Even as the US Army moves forward with fielding its first unit of Boeing AH-64E Block III attack helicopters, the service is planning to add further improvements to the Apache gunship.

"Right now, we are currently fielding the first unit equipped, our FUE [first unit equipped] unit, with Echo-models, and we're on track to meet that fielding schedule," says Col Jeff Hager, the army's Apache programme manager.


 US Army

Hager adds that Boeing has delivered 28 of 51 low-rate initial production AH-64Es that it is contracted to build. This year, the company will start producing full-rate production aircraft for an eventual total of 634 helicopters.

But even as the AH-64E transitions into full-rate production, some systems engineering work remains, Hager says. The changes, which will come in production Lots 4 through 6, include better embedded diagnostics for improved maintenance. The Apache will also gain the Link-16 data-link, which is typically found on fixed-wing combat aircraft. It will also be afforded improvements to its mast-mounted APG-78 Longbow fire control radar, which will improve range and add overwater capability.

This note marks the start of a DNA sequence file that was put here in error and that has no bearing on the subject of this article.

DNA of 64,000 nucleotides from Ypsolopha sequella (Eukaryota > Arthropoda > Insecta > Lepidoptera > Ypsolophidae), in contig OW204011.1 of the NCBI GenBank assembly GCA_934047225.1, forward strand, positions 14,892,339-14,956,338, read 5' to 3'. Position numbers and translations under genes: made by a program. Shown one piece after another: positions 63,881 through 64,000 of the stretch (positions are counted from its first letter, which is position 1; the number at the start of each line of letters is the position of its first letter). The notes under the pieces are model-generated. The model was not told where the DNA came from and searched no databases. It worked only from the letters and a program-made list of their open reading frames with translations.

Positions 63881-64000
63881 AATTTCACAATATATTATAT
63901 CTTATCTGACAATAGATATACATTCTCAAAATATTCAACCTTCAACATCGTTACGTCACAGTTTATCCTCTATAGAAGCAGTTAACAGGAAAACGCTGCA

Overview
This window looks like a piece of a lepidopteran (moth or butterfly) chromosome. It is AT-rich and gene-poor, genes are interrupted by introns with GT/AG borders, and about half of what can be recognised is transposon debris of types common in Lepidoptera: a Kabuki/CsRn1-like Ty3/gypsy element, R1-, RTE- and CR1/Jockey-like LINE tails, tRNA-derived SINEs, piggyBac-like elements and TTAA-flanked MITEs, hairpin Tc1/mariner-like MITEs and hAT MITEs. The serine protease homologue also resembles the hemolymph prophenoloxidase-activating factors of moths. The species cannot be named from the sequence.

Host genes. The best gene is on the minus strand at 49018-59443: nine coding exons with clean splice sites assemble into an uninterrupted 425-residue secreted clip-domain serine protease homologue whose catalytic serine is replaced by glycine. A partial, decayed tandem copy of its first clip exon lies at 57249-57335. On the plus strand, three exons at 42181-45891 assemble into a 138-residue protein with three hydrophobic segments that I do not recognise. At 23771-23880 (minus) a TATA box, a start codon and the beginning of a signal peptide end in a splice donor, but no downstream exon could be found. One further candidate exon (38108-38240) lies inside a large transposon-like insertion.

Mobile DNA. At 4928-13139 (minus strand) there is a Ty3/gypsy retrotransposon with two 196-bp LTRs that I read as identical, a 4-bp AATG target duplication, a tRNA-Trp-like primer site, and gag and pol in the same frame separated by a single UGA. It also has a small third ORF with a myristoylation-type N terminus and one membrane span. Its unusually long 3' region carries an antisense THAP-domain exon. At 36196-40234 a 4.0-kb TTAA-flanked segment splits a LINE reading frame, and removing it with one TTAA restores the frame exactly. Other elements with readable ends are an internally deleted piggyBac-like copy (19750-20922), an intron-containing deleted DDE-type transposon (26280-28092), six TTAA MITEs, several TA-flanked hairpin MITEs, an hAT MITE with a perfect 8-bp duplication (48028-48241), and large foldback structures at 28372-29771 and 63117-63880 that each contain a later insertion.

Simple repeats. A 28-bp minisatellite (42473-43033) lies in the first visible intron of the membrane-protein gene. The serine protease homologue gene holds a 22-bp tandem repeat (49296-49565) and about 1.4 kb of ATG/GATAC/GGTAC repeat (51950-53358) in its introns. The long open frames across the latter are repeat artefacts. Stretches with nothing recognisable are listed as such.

Hager says that the army has not quite decided how the overwater capability would be used, but he says the Longbow radar in concert with the Lockheed Martin AGM-114 Hellfire missile could be used to attack landing craft or small warships. In the future, active electronically scanned array radar could be added to the aircraft.

Another addition will be the cognitive decision aiding system (CDAS), Hager says. CDAS is designed "to help the pilot and the crew with some of those tasks that tend to get a little cumbersome at times," he says. "It'll help him in those tasks in specific."

The army also intends to support Boeing's efforts to sell the Apache overseas, Hager says. Boeing's attack helicopter vice president, Dave Koopersmith, says that the company has seen an uptick in interest internationally for the Apache recently. "We have more demand signals for this dominant capability in this attack helicopter space," he says.

Source: Flight International